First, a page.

TAZEWELL COUNTY - Katy's Pet Cemetery and Crematory in Tazewell County is accused of deceiving its clients, giving them ashes that might not be from their pets. The investigation began after three animals were found decomposing in a freezer outside.
It's left many in the animal-loving community in shock, reopening old wounds for those who thought their loved ones were resting in peace in their homes.
Richie Rich made the discovery while he was searching for a lost dog in South Pekin.
"We were out there searching for a dog named Cosmo, a great dane," says Rich. "When we were making our rounds, close to a pumpkin field where she was last seen, and Kayla noticed some standing water of the cemetery."
Rich is a volunteer with TRAP, which stands for Trap and Recover Animals in Peoria. He says, once a domesticated dog is in the wild, it needs three things: water, shelter, and food.
"We pulled in to check for paw prints, didn't see anything, we're immediately met with the smell of what we thought at the time was roadkill, so that's when we decided, being the number two thing a dog needs is food, search around the building. There was a chest freezer outside, along the side of the building that, the closer we got to it, the stronger the smell."
Tazewell County Chief Deputy Jeffrey Lower says, "There were three animals inside it that had been there for some time. In fact, that's how the search warrant on the 21st started. One of those animals had a microchip in the animal. We were able to identify the owner and that owner received ashes."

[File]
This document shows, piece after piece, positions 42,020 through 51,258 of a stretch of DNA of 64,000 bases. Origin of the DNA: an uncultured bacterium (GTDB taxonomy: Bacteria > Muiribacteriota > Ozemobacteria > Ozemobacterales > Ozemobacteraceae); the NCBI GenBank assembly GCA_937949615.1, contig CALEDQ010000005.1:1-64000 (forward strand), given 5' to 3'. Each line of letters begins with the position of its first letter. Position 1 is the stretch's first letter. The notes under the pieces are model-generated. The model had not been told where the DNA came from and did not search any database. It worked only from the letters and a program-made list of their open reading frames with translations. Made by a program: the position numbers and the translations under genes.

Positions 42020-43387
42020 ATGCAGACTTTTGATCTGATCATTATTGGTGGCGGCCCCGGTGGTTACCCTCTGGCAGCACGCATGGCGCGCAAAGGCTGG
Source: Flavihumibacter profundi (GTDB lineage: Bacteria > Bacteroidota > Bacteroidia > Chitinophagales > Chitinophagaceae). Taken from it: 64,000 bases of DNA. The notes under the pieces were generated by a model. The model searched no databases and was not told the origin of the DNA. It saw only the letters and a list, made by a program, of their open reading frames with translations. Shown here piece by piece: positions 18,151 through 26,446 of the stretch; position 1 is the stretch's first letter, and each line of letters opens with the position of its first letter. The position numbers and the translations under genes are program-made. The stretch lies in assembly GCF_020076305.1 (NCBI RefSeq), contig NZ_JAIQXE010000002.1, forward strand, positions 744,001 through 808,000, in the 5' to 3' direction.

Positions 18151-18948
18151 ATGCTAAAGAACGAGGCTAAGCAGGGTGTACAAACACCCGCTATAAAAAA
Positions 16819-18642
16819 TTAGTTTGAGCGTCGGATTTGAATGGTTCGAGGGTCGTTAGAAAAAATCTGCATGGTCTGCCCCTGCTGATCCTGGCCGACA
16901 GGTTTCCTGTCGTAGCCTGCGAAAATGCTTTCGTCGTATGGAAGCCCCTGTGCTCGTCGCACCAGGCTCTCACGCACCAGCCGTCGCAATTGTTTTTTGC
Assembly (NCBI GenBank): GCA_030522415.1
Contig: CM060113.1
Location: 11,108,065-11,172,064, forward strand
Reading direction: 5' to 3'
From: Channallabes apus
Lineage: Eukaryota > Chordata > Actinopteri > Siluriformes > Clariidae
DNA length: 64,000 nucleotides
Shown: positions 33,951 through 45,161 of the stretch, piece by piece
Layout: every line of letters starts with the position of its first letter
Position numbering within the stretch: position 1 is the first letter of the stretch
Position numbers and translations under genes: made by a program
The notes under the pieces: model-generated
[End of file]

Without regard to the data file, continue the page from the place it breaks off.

The microchipped animal, a cat, was said to have been cremated in 2013 by Katy's Pet Cemetery and Crematory. But, the three animals found were only the beginning.
"Fifteen down there and ten more in another freezer and we have twelve of them," says Lower. "That will be sorted out. We only took possession of those that had the microchip in them and the rest of them there's just no way for us to identify."
Lower says the oldest animal identified was said to have been cremated in 2001.
"What he was doing, as far as how he was managing was not illegal, as far as the disposal process that he was going through," says Lower. "He wasn't doing anything wrong there. The only part that was illegal was representing ashes of an animal that was not truly that animal."
Rich adds, "There came a point where doing the right thing didn't feel like doing the right thing, even though we were preventing a lot of hurt in the future. I just hate for those families to have to relive the loss of their animal and question whether they've got their remains of their animal."
The criminal investigation into Katy's Pet Cemetery and Crematory is closed because the owner, Joe Abts, committed suicide. That means anyone seeking restitution would have to file a civil complaint.
A WMBD investigation found that pet crematories are not regulated, other than when the crematory is installed; that's when the Illinois Environmental Protection Agency is on Site. Local pet crematories we spoke with say, if you're considering services, the best thing you can do is ask questions and ask for references, both from veterinarians and customers.
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